23 Temmuz 2007 Pazartesi
One Hundred Years of Solitude (G.G. Marquez, 1967)
One Hundred Years of Solitude
Gabriel García Márquez
One Hundred Years of Solitude (Spanish: Cien años de soledad) is a novel by Nobel Prize winning Colombian author Gabriel García Márquez that was first published in Spanish in 1967 (Buenos Aires: Sudamericana), with an English translation by Gregory Rabassa released in 1970 (New York: Harper and Row). The book is considered García Márquez's masterpiece, metaphorically encompassing the history of Colombia or Latin America. The novel chronicles a family's struggle, and the history of their fictional town, Macondo, for one hundred years. García Márquez acknowledges in his autobiography Living to Tell the Tale that Macondo was based on the towns where he spent his childhood. Like many other novels by Gabriel Garcia Marquez, One Hundred Years of Solitude crosses genres, combining elements of history, magical realism, and pure fiction.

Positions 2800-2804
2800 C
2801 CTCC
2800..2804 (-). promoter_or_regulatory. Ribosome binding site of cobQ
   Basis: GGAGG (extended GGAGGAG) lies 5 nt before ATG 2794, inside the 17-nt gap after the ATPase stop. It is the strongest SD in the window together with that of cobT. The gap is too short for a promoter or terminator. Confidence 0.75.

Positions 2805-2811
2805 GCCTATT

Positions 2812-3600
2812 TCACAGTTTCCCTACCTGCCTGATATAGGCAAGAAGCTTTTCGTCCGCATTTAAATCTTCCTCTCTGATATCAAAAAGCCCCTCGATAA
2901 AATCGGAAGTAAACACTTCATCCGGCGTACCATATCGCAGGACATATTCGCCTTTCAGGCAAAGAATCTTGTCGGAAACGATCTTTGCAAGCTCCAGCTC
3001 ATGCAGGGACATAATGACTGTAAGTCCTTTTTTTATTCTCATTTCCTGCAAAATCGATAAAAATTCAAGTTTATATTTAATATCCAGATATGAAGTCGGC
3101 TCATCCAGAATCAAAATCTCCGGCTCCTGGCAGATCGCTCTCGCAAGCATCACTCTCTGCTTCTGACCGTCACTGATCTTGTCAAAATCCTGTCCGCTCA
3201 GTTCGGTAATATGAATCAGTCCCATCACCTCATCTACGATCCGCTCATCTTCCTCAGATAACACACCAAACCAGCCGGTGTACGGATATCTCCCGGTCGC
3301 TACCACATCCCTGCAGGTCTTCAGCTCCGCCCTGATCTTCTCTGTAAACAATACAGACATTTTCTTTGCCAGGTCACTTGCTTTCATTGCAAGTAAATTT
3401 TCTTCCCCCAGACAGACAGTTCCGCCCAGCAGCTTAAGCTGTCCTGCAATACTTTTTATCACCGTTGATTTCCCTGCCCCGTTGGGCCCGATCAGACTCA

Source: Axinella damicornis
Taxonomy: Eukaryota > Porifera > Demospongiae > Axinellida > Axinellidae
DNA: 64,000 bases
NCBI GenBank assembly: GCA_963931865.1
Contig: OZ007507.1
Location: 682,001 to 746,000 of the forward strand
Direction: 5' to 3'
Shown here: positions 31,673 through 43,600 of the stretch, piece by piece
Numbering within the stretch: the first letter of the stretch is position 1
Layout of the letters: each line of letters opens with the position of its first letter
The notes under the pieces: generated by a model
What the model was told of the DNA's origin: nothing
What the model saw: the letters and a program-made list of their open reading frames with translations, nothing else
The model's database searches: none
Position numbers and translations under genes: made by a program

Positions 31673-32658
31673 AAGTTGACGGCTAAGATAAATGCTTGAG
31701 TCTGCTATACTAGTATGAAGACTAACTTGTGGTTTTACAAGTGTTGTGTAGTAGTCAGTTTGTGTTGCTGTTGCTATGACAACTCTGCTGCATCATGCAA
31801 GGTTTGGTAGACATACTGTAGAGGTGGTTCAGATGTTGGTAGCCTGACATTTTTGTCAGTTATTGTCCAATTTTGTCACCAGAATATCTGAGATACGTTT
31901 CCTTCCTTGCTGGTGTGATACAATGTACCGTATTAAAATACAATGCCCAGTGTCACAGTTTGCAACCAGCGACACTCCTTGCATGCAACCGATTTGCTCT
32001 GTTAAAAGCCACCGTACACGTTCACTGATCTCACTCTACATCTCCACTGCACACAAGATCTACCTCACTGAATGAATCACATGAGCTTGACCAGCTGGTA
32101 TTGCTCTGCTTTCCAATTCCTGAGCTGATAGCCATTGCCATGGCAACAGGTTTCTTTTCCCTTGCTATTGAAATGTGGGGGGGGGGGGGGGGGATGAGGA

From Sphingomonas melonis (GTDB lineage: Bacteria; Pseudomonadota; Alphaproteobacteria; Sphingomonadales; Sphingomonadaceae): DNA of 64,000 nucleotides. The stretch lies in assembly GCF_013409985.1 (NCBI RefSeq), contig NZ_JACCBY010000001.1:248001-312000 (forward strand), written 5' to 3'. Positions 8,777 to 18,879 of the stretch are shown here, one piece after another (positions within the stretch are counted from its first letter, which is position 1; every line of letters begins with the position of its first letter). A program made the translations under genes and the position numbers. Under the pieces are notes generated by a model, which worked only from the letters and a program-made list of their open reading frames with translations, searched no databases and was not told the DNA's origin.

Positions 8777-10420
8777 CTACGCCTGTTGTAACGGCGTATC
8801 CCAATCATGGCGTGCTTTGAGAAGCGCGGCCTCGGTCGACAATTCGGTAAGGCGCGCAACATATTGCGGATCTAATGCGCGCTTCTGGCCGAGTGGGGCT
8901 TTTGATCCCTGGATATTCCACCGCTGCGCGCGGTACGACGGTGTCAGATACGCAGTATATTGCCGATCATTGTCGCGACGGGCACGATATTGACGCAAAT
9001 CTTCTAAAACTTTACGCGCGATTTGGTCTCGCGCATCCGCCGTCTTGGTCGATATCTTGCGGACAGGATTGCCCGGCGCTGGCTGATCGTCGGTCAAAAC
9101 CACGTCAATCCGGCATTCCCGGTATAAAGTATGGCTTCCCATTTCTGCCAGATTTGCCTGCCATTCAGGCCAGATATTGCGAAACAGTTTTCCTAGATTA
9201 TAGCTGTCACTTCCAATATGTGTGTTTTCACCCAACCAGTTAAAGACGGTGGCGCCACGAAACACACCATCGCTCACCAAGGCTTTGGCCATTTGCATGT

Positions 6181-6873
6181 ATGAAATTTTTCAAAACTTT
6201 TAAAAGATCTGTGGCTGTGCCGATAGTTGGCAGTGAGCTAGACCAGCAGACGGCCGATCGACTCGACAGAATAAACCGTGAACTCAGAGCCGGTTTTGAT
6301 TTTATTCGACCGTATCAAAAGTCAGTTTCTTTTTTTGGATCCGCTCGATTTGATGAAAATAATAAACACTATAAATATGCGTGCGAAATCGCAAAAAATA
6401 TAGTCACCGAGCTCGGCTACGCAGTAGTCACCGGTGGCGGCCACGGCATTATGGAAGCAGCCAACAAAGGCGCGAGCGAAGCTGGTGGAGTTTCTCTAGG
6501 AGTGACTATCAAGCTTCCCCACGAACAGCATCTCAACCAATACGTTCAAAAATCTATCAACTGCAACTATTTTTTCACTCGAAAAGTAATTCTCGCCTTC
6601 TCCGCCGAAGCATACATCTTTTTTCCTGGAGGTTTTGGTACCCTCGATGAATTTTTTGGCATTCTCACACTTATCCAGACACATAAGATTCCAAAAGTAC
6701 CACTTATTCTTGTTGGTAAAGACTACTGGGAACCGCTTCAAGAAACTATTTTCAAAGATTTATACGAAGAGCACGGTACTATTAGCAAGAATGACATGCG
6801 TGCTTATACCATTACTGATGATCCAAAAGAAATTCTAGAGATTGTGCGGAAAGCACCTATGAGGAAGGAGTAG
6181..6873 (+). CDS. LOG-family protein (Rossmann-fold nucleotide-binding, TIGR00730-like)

Gabriel José García Márquez, also known as Gabo (born March 6, 1927 in Aracataca, Magdalena) is a Colombian novelist, journalist, publisher, political activist, and recipient of the 1982 Nobel Prize in Literature. Gabriel García Márquez has lived mostly in Mexico and Europe and currently spends much of his time in Mexico City. Widely credited with introducing the global public to magical realism, he has secured both significant critical acclaim and widespread commercial success. Many people hold that García Márquez ranks alongside his co-writers of the Latin American Boom, Jorge Luis Borges, Alejo Carpentier, Carlos Fuentes, Mario Vargas Llosa and Julio Cortázar as one of the world's greatest 20th-century authors.